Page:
How can I use ArcGIS 10.1 to find a geodesic equidistant point defined by three points?

For example, I have coordinates for three base points on a coastline and I need to find the coordinates of the point off the coast which is equidistant from all three. It’s a simple exercise in geometry, but all the measurements must take geodesy into account.

If I was approaching this in a Euclidian manner, I could measure the geodesic paths connecting the base points, find the midpoints of the sides of the resulting triangle and create perpendicular orthodromes to each of those paths. The three loxodromes would presumably converge at the equidistant point. If this is the correct method, there’s got to be an easier way to do it in Arc. • Are there constraints on the relative positions of the 3 points? Picture east coast, middle point is farthest east. Your solution wouldn't work as the perpendiculars wouldn't converge offshore. I'm sure we can come up with other bad cases! – mkennedy May 30 '13 at 23:46
• I wonder if you could use a distance preserving projection and run the computation from there? progonos.com/furuti/MapProj/Normal/CartProp/DistPres/… Not sure of the algorithm to do it, there must be one... maybe it's the barycentre: en.wikipedia.org/wiki/Barycentric_coordinate_system – Alex Leith May 31 '13 at 4:45
• For solutions to a closely related problem, search our site for "trilateration". Also, gis.stackexchange.com/questions/10332/… is a duplicate but has no adequate answers (most likely because the question was asked in a confused manner). – whuber May 31 '13 at 8:27
• @mkennedy There are, in principle, no bad cases, only numerically unstable ones. These occur when the three base points are collinear; the two solutions (on a spherical model) occur at the two poles of the common geodesic; in an ellipsoidal model they occur near where those poles would be expected. – whuber May 31 '13 at 15:10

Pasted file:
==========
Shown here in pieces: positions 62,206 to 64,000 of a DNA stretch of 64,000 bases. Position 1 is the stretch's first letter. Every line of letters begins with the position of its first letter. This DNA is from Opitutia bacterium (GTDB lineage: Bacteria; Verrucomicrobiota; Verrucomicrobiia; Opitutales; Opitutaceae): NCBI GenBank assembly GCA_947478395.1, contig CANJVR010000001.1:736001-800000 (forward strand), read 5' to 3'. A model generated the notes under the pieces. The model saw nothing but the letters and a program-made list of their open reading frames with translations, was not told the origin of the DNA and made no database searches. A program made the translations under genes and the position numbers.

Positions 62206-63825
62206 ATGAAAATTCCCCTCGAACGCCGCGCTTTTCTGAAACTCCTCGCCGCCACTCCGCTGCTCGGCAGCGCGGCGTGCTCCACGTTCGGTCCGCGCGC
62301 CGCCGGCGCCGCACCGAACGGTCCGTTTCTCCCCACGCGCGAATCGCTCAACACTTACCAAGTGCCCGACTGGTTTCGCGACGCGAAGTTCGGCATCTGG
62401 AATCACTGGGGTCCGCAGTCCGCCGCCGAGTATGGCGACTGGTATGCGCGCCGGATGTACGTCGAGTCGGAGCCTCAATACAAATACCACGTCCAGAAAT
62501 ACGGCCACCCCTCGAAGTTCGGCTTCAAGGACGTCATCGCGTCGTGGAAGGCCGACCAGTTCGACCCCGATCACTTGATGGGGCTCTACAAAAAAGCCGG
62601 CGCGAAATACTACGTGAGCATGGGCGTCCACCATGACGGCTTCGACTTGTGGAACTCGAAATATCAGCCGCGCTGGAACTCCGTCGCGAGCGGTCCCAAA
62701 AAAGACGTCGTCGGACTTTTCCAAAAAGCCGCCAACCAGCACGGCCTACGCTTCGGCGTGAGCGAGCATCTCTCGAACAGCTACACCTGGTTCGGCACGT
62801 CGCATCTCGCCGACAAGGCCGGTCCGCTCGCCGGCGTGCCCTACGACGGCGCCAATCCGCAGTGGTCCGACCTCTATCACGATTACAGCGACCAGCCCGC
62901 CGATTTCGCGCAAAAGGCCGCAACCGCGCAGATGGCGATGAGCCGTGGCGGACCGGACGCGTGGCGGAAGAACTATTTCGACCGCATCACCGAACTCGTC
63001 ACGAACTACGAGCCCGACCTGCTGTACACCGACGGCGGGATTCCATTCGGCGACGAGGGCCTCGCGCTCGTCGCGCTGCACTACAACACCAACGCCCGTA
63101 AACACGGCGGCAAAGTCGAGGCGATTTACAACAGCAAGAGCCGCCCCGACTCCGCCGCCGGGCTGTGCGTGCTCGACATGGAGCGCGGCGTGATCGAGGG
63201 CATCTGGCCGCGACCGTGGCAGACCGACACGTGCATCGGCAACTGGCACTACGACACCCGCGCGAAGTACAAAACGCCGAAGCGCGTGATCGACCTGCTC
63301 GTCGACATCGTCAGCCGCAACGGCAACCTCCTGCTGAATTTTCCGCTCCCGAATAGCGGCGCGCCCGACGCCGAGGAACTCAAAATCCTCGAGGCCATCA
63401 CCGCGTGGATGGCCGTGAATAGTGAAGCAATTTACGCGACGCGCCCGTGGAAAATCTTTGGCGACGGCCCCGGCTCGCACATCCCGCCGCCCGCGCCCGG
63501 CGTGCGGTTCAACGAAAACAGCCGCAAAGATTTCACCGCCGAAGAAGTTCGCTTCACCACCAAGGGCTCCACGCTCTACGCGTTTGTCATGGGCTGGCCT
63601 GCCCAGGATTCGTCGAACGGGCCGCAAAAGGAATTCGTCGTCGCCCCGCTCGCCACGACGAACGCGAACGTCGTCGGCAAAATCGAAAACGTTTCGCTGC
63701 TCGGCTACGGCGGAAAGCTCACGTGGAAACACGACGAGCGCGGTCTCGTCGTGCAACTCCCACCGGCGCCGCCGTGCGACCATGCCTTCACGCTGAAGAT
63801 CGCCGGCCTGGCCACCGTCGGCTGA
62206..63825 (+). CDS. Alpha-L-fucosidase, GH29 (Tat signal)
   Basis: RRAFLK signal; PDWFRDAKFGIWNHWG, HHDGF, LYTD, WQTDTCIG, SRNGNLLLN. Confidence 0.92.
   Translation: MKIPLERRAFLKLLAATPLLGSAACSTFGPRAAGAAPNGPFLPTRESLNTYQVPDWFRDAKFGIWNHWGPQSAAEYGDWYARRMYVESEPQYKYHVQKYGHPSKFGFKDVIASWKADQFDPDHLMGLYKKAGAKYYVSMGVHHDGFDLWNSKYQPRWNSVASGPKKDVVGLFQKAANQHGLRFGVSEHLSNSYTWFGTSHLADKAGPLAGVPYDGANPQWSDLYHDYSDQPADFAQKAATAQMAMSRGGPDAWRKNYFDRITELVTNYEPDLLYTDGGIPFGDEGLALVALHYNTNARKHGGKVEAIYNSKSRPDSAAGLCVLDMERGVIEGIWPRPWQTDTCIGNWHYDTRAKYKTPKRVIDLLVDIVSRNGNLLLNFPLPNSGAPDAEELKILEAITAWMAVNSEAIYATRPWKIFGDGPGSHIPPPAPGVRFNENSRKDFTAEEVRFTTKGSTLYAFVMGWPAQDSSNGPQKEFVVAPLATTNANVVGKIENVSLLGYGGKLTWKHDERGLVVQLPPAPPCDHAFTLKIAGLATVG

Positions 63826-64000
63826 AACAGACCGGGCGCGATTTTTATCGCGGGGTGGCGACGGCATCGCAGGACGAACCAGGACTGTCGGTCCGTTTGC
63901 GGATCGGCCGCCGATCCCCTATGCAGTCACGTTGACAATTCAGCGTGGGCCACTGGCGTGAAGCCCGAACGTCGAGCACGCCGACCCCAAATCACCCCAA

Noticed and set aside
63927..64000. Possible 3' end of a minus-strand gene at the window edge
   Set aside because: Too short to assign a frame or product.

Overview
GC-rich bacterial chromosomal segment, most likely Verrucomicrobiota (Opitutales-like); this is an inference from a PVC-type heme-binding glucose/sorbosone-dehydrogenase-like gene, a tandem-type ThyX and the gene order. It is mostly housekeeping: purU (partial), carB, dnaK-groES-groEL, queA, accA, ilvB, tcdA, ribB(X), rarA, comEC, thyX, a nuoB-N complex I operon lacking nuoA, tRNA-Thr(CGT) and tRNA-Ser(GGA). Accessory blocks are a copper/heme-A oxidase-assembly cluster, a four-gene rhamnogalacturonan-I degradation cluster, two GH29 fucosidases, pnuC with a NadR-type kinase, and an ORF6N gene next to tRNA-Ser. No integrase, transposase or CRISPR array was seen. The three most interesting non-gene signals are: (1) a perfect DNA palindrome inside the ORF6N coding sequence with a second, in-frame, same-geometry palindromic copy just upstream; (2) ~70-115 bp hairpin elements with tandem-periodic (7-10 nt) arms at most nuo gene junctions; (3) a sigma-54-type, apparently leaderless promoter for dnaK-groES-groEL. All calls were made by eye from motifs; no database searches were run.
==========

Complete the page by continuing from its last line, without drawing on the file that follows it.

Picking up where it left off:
• The use of loxodromes here would not be correct: they are not the perpendicular bisectors. On the sphere, these lines will be parts of great circles (geodesics), but on the ellipsoid, they will depart slightly from being geodesics. – whuber May 31 '13 at 16:55

This answer is divided into multiple sections:

• Analysis and Reduction of the Problem, showing how to find the desired point with "canned" routines.

• Illustration: a Working Prototype, giving working code.

• Example, showing examples of the solutions.

• Pitfalls, discussing potential problems and how to cope with them.

• ArcGIS implementation, comments about creating a custom ArcGIS tool and where to obtain the needed routines.

Analysis and Reduction of the Problem

Let's begin by observing that in the (perfectly round) spherical model there will always be a solution--in fact, exactly two solutions. Given base points A, B, and C, each pair determines its "perpendicular bisector," which is the set of points equidistant from the two given points. This bisector is a geodesic (great circle). Spherical geometry is elliptic: any two geodesics intersect (in two unique points). Thus, the intersection points of AB's bisector and BC's bisector are--by definition--equidistant from A, B, and C, thereby solving the problem. (See the first figure below.)

Things look more complicated on an ellipsoid, but because it is a small perturbation of the sphere, we can expect similar behavior. (The analysis of this would take us too far afield.) The complicated formulas used (internally within a GIS) to compute accurate distances on an ellipsoid are not a conceptual complication, though: the problem is basically the same. To see how simple the problem really is, let's state it somewhat abstractly. In this statement, "d(U,V)" refers to the true, fully accurate distance between points U and V.

Given three points A, B, C (as lat-lon pairs) on an ellipsoid, find a point X for which (1) d(X,A) = d(X,B) = d(X,C) and (2) this common distance is as small as possible.

These three distances all depend on the unknown X. Thus the differences in distances u(X) = d(X,A) - d(X,B) and v(X) = d(X,B) - d(X,C) are Real-valued functions of X. Again, somewhat abstractly, we may assemble these differences into an ordered pair. We will also use (lat, lon) as coordinates for X, allowing us to consider it as an ordered pair, too, say X = (phi, lambda). In this setup, the function

F(phi, lambda) = (u(X), v(X))

is a function from a portion of a two-dimensional space taking values in two-dimensional space and our problem reduces to

Find all possible (phi, lambda) for which F(phi, lambda) = (0,0).